Before start putting up your menu just asks one simple question to yourself, what are you going to sell to the public? Are you going to work on a unique recipe or you are working on a menu keeping in mind the region?
Menu is the reflection of your restaurant’s character, so it is more than the list of food with its prices. A menu should be well written piece defining food on offering. It is an important marketing tool to gain customers towards your restaurant. Of course, it gives you a chance to convert a first time visitor to a regular one.
Look at varieties of menu: Start doing a research on menu’s prepared by some big names in the restaurant business. See what other people are doing to make their menu enticing. Prepare a menu which in itself is tempting.
Menu description: The good rule for writing your menu is to keep the menu short. The number of words in your item descriptions should form a bell curve with the type of restaurant you have. QSR should keep it to just a descriptive name (cheese burst pizza), where a Fast-Casual will have a few more words with possible photography. Your casual dining restaurant will have the wordiest descriptions meant to entice and add to the brand atmosphere.
Arrange your menu logically: Your menu should reflect the order, in which people actually eat the dishes you offer, be breakfast, lunch, appetizers, dinner, and then dessert. Traditionally, simple drinks (water, soda, tea) are listed last; specialty drinks (wines, cocktails) are usually on a separate list. The menu should be very presentable to the customers.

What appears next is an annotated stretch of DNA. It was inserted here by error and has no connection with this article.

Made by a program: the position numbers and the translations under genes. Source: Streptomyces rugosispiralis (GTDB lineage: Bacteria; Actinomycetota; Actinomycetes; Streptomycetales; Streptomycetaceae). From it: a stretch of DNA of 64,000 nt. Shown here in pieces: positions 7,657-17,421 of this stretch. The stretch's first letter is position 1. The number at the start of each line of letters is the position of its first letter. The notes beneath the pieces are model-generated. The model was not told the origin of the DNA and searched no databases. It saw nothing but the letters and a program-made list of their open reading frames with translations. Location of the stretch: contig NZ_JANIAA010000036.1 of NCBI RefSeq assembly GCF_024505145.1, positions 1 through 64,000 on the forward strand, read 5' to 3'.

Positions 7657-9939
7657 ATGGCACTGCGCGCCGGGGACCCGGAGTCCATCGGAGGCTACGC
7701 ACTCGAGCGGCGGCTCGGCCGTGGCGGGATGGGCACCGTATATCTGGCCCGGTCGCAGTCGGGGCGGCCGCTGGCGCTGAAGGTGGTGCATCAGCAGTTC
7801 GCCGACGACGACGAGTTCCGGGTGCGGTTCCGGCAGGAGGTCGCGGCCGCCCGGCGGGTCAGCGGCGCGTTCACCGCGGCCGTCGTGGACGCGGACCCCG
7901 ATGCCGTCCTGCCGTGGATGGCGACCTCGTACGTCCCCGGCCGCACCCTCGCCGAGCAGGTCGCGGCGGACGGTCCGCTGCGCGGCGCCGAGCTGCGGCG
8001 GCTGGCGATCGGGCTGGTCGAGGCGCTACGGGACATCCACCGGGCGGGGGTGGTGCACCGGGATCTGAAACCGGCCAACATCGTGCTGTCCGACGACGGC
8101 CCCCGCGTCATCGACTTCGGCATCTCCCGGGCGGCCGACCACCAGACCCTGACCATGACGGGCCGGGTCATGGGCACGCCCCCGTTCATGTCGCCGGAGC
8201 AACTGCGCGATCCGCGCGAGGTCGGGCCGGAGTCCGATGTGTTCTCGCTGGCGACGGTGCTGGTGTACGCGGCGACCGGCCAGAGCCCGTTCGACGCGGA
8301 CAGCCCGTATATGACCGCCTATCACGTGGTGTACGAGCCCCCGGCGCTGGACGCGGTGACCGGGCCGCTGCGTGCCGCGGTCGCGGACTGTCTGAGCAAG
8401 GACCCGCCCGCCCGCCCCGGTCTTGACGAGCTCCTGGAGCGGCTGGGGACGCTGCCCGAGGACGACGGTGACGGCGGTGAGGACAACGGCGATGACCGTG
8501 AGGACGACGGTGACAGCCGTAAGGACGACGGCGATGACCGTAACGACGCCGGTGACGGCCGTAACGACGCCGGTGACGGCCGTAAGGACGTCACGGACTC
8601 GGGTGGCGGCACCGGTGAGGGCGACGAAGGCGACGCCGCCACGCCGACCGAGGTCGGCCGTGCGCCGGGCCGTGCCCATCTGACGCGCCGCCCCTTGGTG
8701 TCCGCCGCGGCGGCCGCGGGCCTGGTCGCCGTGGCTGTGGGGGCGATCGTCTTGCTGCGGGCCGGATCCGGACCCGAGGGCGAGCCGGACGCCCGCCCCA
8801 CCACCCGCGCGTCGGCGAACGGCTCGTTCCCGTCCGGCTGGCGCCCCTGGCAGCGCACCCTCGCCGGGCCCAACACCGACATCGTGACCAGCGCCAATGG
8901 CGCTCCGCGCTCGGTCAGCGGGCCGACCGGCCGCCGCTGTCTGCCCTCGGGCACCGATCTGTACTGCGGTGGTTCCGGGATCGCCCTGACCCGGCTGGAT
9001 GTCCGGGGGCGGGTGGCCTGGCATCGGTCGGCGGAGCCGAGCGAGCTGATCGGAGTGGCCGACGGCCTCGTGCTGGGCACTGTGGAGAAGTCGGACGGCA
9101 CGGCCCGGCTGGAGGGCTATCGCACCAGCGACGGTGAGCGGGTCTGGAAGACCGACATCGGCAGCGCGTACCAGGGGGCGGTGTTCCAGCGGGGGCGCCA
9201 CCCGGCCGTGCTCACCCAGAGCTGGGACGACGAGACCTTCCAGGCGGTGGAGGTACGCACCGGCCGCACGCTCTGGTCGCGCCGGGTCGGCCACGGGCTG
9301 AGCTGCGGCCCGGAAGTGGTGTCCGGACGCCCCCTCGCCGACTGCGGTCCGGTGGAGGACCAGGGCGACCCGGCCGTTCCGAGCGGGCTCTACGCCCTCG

Restaurant Menu Design: Menu design in itself is the reflection of the restaurant. The menu layout should match the colour, format and concept of the restaurant. For example, if you are opening a Mexican themed restaurant, vibrant colours such as red, turquoise, purple and green would be good choices for a menu. These colours would be at odds if it us used on the menu of a French bistro or Italian restaurant.
Menu Pricing: Menu pricing is something which makes your food sell, believe experts. Food cost and portion control are two ways to help price your menu correctly, so you make a profit but be careful not to price yourself out of the local market. Another way to ensure profit is to create a balance of expensive and inexpensive items and limiting the use of market price items, which have the greatest fluctuation in prices.
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